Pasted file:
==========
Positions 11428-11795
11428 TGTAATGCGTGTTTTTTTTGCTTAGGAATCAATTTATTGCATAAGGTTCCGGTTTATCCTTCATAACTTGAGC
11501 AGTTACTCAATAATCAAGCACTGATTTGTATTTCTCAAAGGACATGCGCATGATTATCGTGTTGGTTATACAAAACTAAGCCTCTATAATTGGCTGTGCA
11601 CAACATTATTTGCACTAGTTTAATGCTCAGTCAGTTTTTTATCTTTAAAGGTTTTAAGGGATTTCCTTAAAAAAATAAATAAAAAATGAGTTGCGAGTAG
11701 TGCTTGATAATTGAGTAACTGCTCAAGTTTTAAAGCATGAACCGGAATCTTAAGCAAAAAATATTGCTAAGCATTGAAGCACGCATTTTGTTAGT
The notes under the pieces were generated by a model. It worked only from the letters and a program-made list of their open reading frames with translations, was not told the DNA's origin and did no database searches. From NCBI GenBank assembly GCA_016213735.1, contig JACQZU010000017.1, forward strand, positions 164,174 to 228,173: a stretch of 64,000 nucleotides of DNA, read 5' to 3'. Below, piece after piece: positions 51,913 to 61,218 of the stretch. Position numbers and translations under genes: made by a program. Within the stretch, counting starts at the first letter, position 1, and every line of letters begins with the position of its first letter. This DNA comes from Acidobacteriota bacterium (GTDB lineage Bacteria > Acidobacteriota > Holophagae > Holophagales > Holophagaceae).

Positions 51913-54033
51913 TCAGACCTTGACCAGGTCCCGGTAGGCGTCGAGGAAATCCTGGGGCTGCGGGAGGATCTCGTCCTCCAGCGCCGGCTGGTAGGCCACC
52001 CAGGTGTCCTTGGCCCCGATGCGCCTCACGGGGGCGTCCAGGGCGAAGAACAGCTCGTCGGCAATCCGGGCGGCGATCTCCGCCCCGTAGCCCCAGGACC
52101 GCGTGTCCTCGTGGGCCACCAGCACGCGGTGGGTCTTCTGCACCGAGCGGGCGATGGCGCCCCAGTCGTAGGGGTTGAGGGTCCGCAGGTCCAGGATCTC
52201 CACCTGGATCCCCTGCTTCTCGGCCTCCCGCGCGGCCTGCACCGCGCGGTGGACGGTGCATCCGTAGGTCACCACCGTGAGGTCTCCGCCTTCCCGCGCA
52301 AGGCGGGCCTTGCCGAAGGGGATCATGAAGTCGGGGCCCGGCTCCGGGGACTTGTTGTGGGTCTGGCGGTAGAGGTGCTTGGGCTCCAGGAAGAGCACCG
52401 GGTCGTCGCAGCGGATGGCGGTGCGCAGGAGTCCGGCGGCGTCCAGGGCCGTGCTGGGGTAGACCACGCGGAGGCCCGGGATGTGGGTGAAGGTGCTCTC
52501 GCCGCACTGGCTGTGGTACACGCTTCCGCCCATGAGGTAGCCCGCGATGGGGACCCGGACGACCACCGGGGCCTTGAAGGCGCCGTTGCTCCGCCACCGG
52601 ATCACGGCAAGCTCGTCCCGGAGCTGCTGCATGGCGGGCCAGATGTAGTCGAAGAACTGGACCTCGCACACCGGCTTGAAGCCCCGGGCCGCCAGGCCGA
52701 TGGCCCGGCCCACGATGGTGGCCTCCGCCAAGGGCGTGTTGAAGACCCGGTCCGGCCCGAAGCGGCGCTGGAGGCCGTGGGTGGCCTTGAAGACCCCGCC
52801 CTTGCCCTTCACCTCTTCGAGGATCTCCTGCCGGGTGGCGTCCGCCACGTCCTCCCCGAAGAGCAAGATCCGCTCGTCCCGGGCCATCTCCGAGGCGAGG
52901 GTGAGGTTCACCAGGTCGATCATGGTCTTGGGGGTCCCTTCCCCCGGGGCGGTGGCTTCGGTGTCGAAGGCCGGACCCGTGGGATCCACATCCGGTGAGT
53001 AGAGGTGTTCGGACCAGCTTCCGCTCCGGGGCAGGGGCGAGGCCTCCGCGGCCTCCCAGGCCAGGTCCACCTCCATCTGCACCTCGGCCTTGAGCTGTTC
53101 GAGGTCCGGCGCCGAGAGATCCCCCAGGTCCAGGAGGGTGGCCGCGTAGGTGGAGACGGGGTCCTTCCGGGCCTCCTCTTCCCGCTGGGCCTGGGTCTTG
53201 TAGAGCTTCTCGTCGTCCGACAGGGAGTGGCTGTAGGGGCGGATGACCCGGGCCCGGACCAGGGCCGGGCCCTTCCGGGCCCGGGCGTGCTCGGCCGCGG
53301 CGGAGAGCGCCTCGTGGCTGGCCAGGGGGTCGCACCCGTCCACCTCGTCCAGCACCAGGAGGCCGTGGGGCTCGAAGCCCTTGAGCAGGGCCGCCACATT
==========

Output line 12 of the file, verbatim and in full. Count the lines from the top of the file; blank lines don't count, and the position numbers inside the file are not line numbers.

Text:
52301 AGGCGGGCCTTGCCGAAGGGGATCATGAAGTCGGGGCCCGGCTCCGGGGACTTGTTGTGGGTCTGGCGGTAGAGGTGCTTGGGCTCCAGGAAGAGCACCG